• Small Business Issues: Agencies have goals for awarding contracts to small businesses.  They take those goals seriously.  Some government contracts are set aside for small businesses.  In other cases, small businesses may receive preferential treatment in the evaluation and source selection process.  The Government determines whether a contractor is a small business based on its revenue or number of employees plus the revenue or number of employees of all of its affiliates.  The rules define affiliation very broadly.  Acquiring a small business or even making a substantial investment in a small business can result in a loss of small business size status.  Once a contractor loses its small business status as the result of an acquisition, it is no longer eligible for small business set-asides, agencies can no longer count awards toward their small business goals, and there is some risk that existing awards could be terminated for convenience.  Thus, the buyer should identify the contracts that were awarded to the target as small business set-asides and determine whether the target will continue to qualify as a small business after the acquisition.  If the target will not continue to qualify as a small business, the buyer should consider:  (1) the risk that the Government will terminate existing contracts for convenience or decline to exercise options; (2) whether there are opportunities for large businesses for the type of work the target performs (e., whether contracts for such work are typically set aside for small businesses); and (3) the likelihood that the target will be able to compete with those large businesses for such work.
  • Socio-Economic Requirements: Government contractors and subcontractors must comply with a host of socio-economic requirements, including, for example, those relating to equal opportunity and affirmative action, small business subcontracting, prevailing wage rates, and employment eligibility verification.  These requirements are contained in mandatory contract clauses, which, in most cases, must be “flowed down” to subcontractors.  In addition to imposing substantive obligations, these clauses include burdensome recordkeeping and reporting requirements.  Noncompliance can result in consequences ranging from the assessment of liquidated damages to contract termination and, potentially, suspension or debarment from government contracting.  Thus, the buyer should determine whether the target has adequate policies and procedures to ensure compliance with these clauses.  The buyer should also review the target’s standard form subcontracts to ensure that the target is flowing down all mandatory clauses to its subcontractors.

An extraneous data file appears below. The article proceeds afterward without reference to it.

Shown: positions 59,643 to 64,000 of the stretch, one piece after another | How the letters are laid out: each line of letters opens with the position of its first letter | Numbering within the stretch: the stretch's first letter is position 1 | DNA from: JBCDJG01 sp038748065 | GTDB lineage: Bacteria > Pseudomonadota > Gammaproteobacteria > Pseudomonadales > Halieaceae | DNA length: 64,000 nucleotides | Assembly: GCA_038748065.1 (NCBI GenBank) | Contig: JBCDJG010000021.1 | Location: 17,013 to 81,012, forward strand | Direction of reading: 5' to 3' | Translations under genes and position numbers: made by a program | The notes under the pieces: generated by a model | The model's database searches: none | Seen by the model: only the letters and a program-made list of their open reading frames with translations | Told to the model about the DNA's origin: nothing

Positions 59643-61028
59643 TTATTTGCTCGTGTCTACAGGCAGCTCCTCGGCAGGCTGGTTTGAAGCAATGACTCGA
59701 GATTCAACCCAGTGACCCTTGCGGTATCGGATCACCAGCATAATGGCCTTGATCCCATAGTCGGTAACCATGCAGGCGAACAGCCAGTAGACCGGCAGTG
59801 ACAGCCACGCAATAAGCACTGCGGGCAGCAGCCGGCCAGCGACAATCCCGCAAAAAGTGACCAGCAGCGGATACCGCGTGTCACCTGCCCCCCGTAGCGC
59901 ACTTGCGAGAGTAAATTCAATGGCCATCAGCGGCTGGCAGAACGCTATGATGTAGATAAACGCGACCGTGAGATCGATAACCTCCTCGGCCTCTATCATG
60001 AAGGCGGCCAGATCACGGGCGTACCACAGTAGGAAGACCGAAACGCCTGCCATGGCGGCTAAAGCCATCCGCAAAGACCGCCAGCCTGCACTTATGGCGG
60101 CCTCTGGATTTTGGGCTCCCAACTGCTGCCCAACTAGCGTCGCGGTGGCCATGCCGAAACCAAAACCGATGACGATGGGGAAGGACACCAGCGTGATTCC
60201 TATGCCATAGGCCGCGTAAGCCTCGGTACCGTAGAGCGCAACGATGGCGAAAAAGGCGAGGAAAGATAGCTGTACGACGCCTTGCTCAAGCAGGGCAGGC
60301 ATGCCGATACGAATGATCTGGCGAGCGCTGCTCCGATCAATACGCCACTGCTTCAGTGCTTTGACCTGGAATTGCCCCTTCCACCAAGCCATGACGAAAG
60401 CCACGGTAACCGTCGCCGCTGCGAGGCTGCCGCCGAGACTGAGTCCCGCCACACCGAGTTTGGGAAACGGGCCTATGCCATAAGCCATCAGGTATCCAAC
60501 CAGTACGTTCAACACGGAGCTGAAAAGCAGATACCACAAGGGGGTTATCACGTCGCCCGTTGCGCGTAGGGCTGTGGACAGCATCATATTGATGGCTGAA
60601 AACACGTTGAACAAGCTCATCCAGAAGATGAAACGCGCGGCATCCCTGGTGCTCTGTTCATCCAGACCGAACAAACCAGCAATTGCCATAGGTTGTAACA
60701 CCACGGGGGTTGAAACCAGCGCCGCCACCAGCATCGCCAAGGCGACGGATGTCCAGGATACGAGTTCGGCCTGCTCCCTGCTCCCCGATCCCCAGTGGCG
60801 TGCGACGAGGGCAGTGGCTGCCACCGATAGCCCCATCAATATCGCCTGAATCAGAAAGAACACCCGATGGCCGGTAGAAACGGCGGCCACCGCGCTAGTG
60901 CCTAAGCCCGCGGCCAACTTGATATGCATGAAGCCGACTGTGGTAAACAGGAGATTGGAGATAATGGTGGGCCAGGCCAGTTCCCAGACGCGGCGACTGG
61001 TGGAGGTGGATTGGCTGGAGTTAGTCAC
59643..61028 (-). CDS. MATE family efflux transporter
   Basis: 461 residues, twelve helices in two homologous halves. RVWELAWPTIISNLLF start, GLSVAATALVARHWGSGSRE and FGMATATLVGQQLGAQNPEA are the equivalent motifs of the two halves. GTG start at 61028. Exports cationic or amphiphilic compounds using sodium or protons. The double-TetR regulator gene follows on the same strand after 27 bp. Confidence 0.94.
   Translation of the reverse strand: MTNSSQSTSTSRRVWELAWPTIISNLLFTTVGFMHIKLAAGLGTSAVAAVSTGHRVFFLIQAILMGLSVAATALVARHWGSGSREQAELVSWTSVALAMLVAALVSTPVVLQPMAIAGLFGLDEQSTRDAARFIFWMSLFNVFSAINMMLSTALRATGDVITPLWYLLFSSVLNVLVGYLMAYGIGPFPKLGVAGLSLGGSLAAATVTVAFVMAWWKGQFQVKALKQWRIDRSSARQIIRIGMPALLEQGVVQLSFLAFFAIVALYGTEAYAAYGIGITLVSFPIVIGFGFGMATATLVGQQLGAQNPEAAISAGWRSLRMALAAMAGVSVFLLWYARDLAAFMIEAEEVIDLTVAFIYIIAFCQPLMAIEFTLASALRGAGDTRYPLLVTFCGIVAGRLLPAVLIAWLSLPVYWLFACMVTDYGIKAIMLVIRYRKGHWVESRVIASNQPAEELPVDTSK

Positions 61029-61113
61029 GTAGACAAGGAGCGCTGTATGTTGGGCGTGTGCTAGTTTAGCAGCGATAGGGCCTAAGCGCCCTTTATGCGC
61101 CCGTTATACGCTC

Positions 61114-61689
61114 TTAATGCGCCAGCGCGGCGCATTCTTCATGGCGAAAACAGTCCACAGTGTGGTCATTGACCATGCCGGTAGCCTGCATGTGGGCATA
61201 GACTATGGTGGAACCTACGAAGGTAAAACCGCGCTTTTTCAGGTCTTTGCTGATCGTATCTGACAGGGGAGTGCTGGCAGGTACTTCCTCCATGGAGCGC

• Past Performance and Responsibility: The Government is required by law to consider past performance as an evaluation factor in most procurements.  The Government maintains a database, known as the Contractor Performance Assessment Reporting System (“CPARs”), into which contracting agencies upload their evaluations of a contractor’s performance on a contract-by-contract basis.  Agencies use records from this database in their past performance evaluations.  Adverse past performance ratings, particularly anything below a “Satisfactory” rating, can have a significant impact on a contractor’s ability to obtain future work.  Thus, buyers should consider requesting CPARs for material contracts and requesting representations and warranties regarding adverse past performance.  It is also advisable to identify any contracts that have been terminated, to request any “cure” or “show cause” notices that have been received, and to analyze those records to determine the level of risk they present to the business, in terms of both any immediate financial impact and the long-term ability to secure future work.  Finally, the buyer should consider the target’s present responsibility.  Contractors that fail to comply with their contractual or regulatory obligations, or that engage in other conduct that calls into question their integrity, can be suspended or debarred from government contracting.  This is often referred to as the “death penalty” for a government contractor.